Sydney welcomes first ISIS family to Australia in three years

Sydney welcomes first ISIS family to Australia in three years

The first ISIS family to return to Australia in more than three years touched arrived in Sydney, as a relieved father welcomed his daughter and grandkids home.

After being removed from a camp in Syria for Islamic State families, four women and their 13 children came home on a repatriation aircraft on Saturday.

Mariam Daboussy, a former daycare provider in Western Sydney, was traveling with her three kids when she was tricked into going to Syria to marry an ISIS warrior.

“Today I want to simply enjoy my daughter and grandkids coming home,” I said. Her tearful father Kamalle Dabboussy remarked, “It’s been a huge day.

I just visited my daughter and grandkids. They are exhausted and in good health after their long and difficult trip home. The only ones awake right now are the youngsters who are unwrapping gifts and toys.

The 17 Australians were taken 30 kilometers from the northeastern camps of al-Hol and al-Roj to Iraq, where they boarded a plane for Sydney International Airport.

The ladies, who are the spouses and widows of IS members, are now in a secure location as Australian police continue to question them.

Australian government authorities and the Syrian Democratic Forces worked together to bring them home; the final Australians to return were two sets of orphans in July 2019.

Mr. Dabbousy has been pleading with the authorities for his daughter and her children to be returned to Australia for years.

He expressed the hope that his family will relocate to live with him, but they were awaiting word on the restrictions that would be put in place by the authorities, which may include ankle bracelets, curfews, or surveillance.

The four ladies, he said, were not a “danger to Australia,” and they continued to work with law enforcement while being aware that they would face charges if any alleged crimes were found.

They have been properly inspected and evaluated by security services, who have advised them to return home and are of no concern, he added.

“The ladies were taken with the men as they went.” The lady was abandoned and stuck behind while the guys were either dead or imprisoned.

There is no proof that my daughter joined any such organization, and I am assured of that. Additionally, law enforcement has shown their understanding in private interactions we have had.

The ladies released a statement in which they thanked God for their safe return and apologized for the hardship their connections to the Islamic State had created.

The ladies released a statement saying, “We are truly grateful to be back home in Australia with our children.”

Specifically to our families, “We want to convey our apologies for the difficulties and grief we have caused.

We are thrilled about the chance to start again as members of the Australian community.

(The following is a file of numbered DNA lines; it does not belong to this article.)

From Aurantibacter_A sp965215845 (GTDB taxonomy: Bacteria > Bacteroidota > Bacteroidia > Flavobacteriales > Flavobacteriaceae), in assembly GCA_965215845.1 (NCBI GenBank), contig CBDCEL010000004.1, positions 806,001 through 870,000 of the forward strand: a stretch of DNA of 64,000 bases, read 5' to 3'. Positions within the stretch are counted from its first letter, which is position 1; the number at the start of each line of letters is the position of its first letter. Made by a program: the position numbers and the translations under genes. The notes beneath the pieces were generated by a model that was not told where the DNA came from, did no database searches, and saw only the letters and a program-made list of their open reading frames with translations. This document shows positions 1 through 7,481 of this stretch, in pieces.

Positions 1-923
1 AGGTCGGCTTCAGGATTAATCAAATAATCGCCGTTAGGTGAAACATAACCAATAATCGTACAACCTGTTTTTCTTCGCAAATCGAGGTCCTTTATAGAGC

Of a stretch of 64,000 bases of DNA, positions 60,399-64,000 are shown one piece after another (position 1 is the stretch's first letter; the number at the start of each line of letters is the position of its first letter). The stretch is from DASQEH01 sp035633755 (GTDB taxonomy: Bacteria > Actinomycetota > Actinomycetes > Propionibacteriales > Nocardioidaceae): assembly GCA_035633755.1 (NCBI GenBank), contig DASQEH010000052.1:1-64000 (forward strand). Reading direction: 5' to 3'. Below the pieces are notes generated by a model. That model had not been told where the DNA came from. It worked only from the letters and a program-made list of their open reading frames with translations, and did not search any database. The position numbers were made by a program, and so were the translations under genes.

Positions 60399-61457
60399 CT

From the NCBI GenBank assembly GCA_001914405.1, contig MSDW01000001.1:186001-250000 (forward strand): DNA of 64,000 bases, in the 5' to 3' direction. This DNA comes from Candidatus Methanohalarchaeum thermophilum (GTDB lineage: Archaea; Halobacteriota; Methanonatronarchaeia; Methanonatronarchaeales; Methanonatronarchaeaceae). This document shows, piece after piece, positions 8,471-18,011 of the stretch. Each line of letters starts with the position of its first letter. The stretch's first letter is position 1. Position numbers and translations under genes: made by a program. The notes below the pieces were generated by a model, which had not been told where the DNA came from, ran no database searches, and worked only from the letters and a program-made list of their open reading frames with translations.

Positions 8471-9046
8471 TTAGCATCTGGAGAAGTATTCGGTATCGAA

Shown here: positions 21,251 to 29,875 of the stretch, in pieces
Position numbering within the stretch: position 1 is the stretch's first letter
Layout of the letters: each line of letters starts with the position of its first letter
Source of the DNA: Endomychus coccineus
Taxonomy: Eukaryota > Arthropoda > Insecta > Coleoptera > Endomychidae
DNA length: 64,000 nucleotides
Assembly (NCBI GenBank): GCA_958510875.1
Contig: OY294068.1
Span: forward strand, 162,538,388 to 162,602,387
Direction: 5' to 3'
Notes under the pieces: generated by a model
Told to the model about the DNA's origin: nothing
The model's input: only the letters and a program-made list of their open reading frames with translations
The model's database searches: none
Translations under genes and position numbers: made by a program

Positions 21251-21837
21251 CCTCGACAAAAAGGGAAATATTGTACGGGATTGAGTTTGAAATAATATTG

At the age of 22, Ms. Dabboussy wed Kaled Zahab in 2011. She left for Lebanon in the middle of 2015 with her husband and their 18-month-old kid only to be persuaded to go to Syria.

She was forced to remarry twice more before ending herself in a camp with her three children three months after Zahab was murdered by a coalition attack.

The ladies have been given the all-clear to go home, according to Home Affairs Minister Clare O’Neil, after individual security services evaluations.

The priority has always been on ensuring the security and safety of all Australians as well as the people participating in the operation, she added.

Karen Andrews, one of her rivals in the opposition, criticized the action.

“It is unacceptable that the Albanese government’s actions are endangering Australian lives… the danger that now exists in these Australian communities,” she added.

The rescue operation was announced by the Albanesian administration earlier this month, and the first to be rescued were thought to be the most fragile detainees.

The extraction, which allegedly included DNA testing the subjects to demonstrate they were Australian residents, was carried out in collaboration with Kurdish officials.

Since the majority of the kids were born in Syria, they will be seeing Australia for the first time.

The group was brought to an undisclosed hotel in Sydney, where they are receiving assistance services from the NSW government to help them integrate into the neighborhood.

The CEO of Save the Youngsters, Mat Tinkler, said that the children now had hope, but urged people to keep in mind the about 30 mothers and children who are still waiting to be sent home.

He remarked, “Unless they are here in Australia, we cannot ensure their safety.”

Australians’ safety is always the first priority, according to Prime Minister Anthony Albanese, and the government will keep acting on national security advice.

We constantly take precautions to ensure the safety of Australians.

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